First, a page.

Event Details

The Atkinson Center for a Sustainable Future and Cornell University Northeast Corridor Alumni Affairs invites you to: 

Climate Week NYC: Preventing Climate Change

Wednesday, September 25, 2019 | New York, NY | 6:30–8:30 p.m. 

In tandem with
Climate Week NYC, join us to learn how Cornell is helping New York State and communities worldwide measure the scope of the climate crisis and build collaborations with governments, industry leaders, and NGOs to reduce the risk of severe impacts. What kind of collaborative science, research, development, and deployment will make change possible? How can we convert and transition our economy from one that emits carbon dioxide to one that sequesters it? How will we design strategies and lifestyles to facilitate this economic evolution? Hear directly from our globally-engaged experts and collaborators on their innovative ideas and actions to address the climate crisis. Featuring: 

David M. Lodge
(Moderator), Francis J. DiSalvo Director, Atkinson Center for a Sustainable Future, Professor, Department of Ecology and Evolutionary Biology, Cornell University
Deborah Bossio, Lead Soil Scientist, The Nature Conservancy 
Giana Amador, Co-Founder, Carbon180  
Johannes Lehmann, Professor, Soil and Crop Sciences Section, School of Integrative Plant Science, College of Agriculture and Life Sciences, Cornell University  
Natalie Mahowald, Irving Porter Church Professor in Engineering, Department of Earth and Atmospheric Sciences, Cornell University 

Event Details
Date: Wednesday, September 25, 2019 
Time: 6:30-8:30 p.m.  
Location: Cornell Tech 
Tata Innovation Center, 11 E. Loop Road, New York, NY (Roosevelt Island) 
Cost: $40 alumni, guests, friends; $35 alumni 0 – 10 years out 
Includes appetizers, beer/wine reception and panel 

Event questions?
Contact Ilana Dimbleby or 212.351.7685. 
Registration questions? Contact Erika Axe or 212.351.7679. 

The Atkinson Center is the hub of collaborative sustainability research at Cornell University, forging vital connections among researchers, students, staff, and external partners. The center’s funding and programming accelerate groundbreaking research within and across all of Cornell’s colleges and schools. In turn, the center is the university’s home to bold ideas and powerful new models that ensure people and the planet not only survive, but thrive.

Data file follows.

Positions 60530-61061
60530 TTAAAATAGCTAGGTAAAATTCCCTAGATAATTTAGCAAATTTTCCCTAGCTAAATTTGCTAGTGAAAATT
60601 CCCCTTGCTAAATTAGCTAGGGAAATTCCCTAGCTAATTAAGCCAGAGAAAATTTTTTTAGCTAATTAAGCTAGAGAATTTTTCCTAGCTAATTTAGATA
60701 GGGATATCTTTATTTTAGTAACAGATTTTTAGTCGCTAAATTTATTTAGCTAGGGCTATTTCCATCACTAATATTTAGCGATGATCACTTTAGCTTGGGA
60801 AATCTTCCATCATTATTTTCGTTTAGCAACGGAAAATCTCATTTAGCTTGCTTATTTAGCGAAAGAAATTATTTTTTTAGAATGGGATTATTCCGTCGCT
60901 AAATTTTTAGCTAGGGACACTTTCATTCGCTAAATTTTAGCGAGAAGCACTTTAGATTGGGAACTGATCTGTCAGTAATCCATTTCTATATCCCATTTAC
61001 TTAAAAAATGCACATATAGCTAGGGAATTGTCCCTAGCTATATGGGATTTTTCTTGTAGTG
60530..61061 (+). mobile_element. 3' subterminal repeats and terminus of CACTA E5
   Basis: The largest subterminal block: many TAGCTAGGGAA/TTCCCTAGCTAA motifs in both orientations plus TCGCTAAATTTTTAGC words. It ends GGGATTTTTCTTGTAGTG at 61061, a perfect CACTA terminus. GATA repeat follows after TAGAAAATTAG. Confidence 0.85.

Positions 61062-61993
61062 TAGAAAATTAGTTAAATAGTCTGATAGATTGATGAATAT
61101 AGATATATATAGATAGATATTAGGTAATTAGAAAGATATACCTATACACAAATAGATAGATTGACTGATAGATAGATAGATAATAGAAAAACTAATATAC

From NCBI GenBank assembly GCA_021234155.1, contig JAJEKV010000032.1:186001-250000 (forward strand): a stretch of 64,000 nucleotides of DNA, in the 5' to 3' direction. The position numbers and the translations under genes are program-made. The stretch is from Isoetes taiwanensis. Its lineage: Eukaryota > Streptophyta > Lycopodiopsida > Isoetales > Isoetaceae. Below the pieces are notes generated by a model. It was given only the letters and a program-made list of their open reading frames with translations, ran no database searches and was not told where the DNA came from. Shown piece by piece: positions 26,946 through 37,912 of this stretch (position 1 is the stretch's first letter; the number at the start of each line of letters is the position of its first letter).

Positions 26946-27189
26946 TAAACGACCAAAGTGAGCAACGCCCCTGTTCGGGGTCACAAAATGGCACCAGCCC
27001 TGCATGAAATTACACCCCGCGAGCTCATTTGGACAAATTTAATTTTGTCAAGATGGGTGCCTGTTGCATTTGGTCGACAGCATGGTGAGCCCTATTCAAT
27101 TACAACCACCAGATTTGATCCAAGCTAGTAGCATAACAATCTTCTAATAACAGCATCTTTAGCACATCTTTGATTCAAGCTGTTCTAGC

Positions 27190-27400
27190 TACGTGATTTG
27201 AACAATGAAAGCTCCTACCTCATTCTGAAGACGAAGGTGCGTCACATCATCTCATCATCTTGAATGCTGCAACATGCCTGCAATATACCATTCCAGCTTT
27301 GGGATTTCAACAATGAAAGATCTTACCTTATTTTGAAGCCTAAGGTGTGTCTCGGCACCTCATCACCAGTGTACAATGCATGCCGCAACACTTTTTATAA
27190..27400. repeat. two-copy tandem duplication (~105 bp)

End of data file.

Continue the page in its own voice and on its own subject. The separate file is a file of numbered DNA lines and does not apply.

Speaker Bios
David M. Lodge is the Francis J. DiSalvo director of the Atkinson Center for a Sustainable Future, where he leads sustainability research collaborations among Cornell faculty, students, staff and external partners, as well as directs the distribution of more than $4 million in support of research each year. An internationally recognized conservation biologist, Lodge is one of the world’s leading experts on aquatic invasive species. He has extensive research experience in freshwater ecology, invasive species biology and bioeconomics, ecological risk analysis, global changes and biodiversity, and environmental ethics and policy. Prior to Cornell, Lodge spent 31 years at the University of Notre Dame, first as a professor and then as founding director of the University of Notre Dame Environmental Change Initiative. He recently served as a Senior Science Advisor in the US State Department, and as the President of the Ecological Society of America.